Hold the Salt, Teens

Teen sodium intake linked to high body fat and inflammation

(RxWiki News) It is well known that eating excess calories can lead teens to gain weight, but weight may also be related to how much salt is in a teen's diet.

A recent study found that teens who consumed a lot of sodium were more likely to have higher body fat and weigh more than those with lower sodium intake.

Even when total calories and drinking sodas were taken into account, the teens eating a lot of salt were heavier.

Nearly all of the teens who participated in the study were also getting more sodium than what the American Heart Association recommends.

"Reduce sodium in teens' diets."

The study, led by Haidong Zhu, MD, PhD, of the Georgia Prevention Center at the Institute of Public and Preventive Health, looked at whether eating a lot of sodium was related to weight and inflammation in teens.

The participants of the study included 766 healthy white and black teens, aged 14 to 18.

The researchers asked the teens about their diets each day for a week in order to estimate the amount of sodium they consumed. Then, the researchers measured the teens' body fat percentage as well as their abdominal fat.

The teens also provided blood samples used to measure several hormones and proteins that can provide insight into whether the participants' had inflammation.

Among all the participants, the average amount of sodium consumed each day was about 3280 mg. The recommended intake for teens is 1500 mg per day, which 97 percent of the study participants exceeded.

Then the researchers compared the teens' sodium intake to the various other measurements they had taken.

They found several links between sodium intake and body characteristics or measurements. The more sodium the teens consumed, the higher their weight, waist circumference, body fat percentage, fat mass and abdominal fat was.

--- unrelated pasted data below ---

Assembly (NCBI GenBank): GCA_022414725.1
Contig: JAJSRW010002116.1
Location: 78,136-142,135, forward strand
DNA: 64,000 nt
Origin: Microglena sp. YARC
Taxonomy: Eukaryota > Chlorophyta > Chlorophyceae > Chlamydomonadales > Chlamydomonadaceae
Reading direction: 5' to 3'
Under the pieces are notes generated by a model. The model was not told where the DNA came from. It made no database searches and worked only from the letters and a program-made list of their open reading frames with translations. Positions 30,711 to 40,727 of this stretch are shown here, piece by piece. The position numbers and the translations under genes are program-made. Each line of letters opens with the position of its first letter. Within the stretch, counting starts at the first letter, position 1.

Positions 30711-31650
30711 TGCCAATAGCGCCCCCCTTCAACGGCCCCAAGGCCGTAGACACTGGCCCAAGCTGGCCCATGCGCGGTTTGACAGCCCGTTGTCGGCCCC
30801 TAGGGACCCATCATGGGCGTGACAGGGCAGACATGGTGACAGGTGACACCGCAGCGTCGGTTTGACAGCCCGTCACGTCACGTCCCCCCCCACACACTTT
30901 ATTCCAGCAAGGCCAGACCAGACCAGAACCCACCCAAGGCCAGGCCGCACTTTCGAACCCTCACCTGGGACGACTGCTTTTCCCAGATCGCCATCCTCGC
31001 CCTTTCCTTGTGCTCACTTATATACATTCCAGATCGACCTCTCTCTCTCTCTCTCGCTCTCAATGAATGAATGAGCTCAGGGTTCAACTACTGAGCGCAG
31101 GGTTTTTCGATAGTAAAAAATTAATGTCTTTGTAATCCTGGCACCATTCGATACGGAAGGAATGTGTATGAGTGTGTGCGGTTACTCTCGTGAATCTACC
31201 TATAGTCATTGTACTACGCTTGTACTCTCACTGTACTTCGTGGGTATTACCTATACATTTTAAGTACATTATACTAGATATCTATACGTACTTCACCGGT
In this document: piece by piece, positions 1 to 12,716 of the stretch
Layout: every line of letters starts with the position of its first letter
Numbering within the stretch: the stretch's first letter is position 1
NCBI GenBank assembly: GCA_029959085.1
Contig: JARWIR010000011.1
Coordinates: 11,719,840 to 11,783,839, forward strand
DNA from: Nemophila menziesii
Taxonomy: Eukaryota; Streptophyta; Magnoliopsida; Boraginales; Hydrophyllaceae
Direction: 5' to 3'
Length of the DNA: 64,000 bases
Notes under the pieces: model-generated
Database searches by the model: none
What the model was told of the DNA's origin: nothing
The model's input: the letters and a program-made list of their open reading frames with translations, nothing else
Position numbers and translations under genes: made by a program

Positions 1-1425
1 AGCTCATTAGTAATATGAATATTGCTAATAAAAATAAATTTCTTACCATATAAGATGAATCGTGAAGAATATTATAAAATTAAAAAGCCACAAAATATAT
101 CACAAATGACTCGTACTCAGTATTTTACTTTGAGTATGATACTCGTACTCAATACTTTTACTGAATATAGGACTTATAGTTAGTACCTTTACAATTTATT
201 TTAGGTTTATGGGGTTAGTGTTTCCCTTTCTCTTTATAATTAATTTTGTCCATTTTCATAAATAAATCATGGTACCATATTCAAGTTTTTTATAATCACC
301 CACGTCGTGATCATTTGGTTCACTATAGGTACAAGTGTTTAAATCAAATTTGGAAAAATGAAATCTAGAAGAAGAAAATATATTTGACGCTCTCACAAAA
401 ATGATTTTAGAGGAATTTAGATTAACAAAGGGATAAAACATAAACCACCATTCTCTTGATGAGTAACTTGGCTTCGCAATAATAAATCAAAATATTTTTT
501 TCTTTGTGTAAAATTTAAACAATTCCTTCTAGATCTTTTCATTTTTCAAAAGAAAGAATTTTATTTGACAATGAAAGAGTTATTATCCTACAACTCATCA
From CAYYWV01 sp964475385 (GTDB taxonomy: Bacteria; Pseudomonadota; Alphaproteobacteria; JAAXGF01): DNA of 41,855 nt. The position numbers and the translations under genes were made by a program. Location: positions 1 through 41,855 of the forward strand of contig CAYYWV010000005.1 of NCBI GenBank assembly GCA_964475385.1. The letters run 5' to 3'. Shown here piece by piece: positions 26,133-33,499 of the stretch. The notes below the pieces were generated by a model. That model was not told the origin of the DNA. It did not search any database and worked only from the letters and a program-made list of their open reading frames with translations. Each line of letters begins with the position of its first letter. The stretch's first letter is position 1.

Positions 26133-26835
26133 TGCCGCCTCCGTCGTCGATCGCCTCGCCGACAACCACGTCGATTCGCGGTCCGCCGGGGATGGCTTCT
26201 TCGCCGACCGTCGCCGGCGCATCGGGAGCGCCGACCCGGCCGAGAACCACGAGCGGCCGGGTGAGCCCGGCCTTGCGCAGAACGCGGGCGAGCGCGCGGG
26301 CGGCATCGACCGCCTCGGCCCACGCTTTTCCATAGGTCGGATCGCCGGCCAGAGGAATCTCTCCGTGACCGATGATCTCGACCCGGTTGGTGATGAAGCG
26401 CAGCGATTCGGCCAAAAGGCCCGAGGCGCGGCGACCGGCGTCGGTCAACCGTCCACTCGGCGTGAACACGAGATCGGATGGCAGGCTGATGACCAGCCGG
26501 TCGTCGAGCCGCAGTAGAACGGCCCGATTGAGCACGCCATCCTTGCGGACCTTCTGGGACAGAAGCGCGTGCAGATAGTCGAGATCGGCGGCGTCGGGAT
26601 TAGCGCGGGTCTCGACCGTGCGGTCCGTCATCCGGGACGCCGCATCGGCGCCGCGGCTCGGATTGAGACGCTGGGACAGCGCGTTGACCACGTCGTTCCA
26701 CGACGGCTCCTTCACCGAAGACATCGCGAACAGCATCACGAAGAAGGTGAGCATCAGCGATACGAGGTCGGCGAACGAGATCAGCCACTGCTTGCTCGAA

The link between higher weight and fat with higher sodium intake existed even when the researchers adjusted their findings to account for differences in the teens' caloric intake and consumption of sugary drinks.

The researchers also found that higher consumption of sodium in the teens was linked to higher levels of the hormone leptin and higher levels of tumor necrosis factor-a. 

Leptin is a hormone that helps regulate appetite by telling a person that they are no longer hungry. Higher levels of tumor necrosis factor-a indicate the presence of inflammation in a person's body.

Inflammation has been linked to a wide range of medical conditions.

"The [average] sodium consumption of our adolescents is as high as that of adults and more than twice the daily intake recommended by the American Heart Association," the authors wrote.

They concluded that these high levels of sodium are linked to having more fat and to having more inflammation.

The study was published February 3 in the journal Pediatrics. The research was funded by the National Heart, Lung and Blood Institute. The authors reported no conflicts of interest.

Review Date: 
February 7, 2014